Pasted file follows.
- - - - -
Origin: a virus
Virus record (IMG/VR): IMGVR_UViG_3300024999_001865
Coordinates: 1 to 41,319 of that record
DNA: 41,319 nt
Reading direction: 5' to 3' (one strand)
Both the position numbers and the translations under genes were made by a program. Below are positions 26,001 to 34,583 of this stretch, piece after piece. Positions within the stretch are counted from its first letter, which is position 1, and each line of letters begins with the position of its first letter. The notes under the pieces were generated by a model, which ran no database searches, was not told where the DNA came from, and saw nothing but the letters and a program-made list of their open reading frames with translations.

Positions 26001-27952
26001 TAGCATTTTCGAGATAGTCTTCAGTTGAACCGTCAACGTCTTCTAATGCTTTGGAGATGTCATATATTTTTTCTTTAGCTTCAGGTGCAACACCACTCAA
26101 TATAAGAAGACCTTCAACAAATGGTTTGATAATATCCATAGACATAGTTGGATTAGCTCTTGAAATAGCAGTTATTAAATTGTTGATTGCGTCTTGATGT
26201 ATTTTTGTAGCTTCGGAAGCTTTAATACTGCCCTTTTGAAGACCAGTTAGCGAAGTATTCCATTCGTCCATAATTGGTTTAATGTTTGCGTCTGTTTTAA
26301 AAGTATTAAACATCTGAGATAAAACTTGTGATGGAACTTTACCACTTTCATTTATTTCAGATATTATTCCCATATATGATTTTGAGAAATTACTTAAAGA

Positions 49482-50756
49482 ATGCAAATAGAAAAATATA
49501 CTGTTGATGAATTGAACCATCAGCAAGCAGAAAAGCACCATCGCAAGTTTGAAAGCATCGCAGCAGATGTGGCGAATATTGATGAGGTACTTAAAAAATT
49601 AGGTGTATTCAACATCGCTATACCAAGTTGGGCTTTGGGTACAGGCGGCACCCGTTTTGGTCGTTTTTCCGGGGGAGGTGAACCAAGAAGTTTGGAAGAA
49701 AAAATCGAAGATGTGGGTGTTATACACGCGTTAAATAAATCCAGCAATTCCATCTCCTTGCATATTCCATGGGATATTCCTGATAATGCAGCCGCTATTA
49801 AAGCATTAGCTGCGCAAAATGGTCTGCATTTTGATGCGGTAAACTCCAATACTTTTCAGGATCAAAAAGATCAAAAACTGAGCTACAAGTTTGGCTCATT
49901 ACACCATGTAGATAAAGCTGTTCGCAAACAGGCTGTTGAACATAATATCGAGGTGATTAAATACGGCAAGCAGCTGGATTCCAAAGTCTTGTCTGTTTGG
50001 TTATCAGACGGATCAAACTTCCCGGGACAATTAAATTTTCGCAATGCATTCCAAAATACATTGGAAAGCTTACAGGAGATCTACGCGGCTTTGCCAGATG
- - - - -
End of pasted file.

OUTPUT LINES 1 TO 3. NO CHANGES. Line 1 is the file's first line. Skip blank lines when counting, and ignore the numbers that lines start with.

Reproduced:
Origin: a virus
Virus record (IMG/VR): IMGVR_UViG_3300024999_001865
Coordinates: 1 to 41,319 of that record